Something was chasing me. It was fast, but not quite fast enough to catch me. It was probably some sort of zombie creature if I were to guess, because zombies are the things that make my blood run cold. The atmosphere was grey. What were once tall and majestic buildings were now piles of crumbling rubble. The gravel of the desolate city crunched beneath my boots.
I turned the corner and saw a lone structure still standing in the midst of the ruined city. It appeared to be a form of catacombs.
I ducked into the entrance to catch my breath. My heart was pounding. My pursuers were near.
Someone grabbed my arm.
I turned to scream, but it gurgled in my throat in recognition of the person who stood before me.
It was my grandmother, whom in life had passed away two years prior. I began to frantically ask her questions. “What was she doing here? Was she okay? What was I supposed to do?”
But she shook her head in response. She put her finger to her lips to summon me to be quiet.
Then she grabbed my elbow and began leading me further down into the catacombs. My head felt dizzy with exhilaration at seeing her again. The zombie creatures were almost forgotten.
We came to a dead end. A huge unyielding stone wall blocked our escape. I began to panic at the thought of being stuck down here trapped by the creatures who were surely on our trail. But again, my grandma shook her head. She inserted a key into a keyhole that I could not see into the wall. It twisted and turned and a small doorway opened. My grandmother gestured for me to go through the door.
I hurriedly did so. She followed me and locked the door behind us. The wall melted in upon itself and became whole once more. We were safe.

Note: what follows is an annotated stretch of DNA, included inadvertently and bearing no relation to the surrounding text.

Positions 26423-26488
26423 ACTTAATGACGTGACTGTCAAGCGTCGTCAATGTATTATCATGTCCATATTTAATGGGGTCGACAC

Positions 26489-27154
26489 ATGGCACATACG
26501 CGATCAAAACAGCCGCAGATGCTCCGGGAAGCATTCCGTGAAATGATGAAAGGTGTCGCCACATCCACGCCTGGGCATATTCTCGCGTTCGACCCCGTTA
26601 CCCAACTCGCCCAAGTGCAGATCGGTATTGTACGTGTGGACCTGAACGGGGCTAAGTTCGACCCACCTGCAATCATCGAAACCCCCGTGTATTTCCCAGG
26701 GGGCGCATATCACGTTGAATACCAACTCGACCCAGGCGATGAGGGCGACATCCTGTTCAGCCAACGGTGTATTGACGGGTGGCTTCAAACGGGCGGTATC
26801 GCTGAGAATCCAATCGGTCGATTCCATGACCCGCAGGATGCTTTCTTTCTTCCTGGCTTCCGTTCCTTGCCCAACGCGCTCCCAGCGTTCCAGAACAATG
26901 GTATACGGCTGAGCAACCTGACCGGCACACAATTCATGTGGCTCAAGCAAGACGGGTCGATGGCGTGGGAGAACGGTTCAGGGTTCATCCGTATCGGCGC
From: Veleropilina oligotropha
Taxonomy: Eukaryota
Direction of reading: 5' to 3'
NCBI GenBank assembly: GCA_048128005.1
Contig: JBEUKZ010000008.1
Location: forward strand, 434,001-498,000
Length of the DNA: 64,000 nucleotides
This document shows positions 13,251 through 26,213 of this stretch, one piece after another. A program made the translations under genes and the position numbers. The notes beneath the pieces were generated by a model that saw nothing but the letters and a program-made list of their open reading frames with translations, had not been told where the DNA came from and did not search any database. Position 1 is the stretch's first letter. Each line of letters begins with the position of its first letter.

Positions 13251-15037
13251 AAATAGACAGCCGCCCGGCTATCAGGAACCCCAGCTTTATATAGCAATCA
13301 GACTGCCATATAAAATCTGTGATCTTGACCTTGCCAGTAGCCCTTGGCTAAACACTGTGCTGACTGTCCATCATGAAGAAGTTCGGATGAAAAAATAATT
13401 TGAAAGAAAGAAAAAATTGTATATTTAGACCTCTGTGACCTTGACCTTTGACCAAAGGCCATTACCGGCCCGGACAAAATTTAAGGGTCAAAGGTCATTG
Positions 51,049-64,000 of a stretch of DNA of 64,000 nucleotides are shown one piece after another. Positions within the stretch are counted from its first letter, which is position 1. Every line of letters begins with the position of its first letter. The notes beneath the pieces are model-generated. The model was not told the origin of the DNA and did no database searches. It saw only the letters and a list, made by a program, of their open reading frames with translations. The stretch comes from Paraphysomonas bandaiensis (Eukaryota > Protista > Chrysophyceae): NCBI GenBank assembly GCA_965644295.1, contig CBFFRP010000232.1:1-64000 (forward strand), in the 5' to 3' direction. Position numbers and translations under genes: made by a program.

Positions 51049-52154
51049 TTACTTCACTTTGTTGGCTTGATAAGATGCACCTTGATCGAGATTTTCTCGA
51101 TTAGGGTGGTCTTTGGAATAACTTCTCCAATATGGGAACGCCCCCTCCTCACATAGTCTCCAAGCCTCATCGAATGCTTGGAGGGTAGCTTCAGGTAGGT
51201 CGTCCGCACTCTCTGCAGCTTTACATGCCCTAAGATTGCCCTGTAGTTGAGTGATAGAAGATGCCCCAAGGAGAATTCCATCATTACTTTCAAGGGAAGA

In fact, we were more than safe. We were in a new area. A new dream.
It was a dome-like structure covered in glass. It was bright and sunny although I could not see the sky nor anything outside of the dome. It raised above my head about thirty stories tall. There were no buildings inside of it. Just a giant tree that raised almost to the ceiling. I had a feeling that the dome grew tall as the tree did, so that the tree itself would never reach its top. I could hear birds chirping in its massive branches. The air was calm and cool.
I turned to my grandma.
She smiled at me. She led me to the edge of the grass and placed her hand at the small of my back. And then she pushed me gently.
I started to fall forward but instead of falling, I was caught in the air. Inside the dome I could fly. I wobbled at first, but soon I was taking experimental turns ten feet off of the ground. My grandmother’s face beamed up at me in delight. I soared higher, skimming the tree’s outstretched branches with my fingertips. The freedom and happiness bubbled up inside of me as I glided round and round inside of the dome.
The gift that she gave me in the dream was beautiful. The gift of the dream, itself, was even better.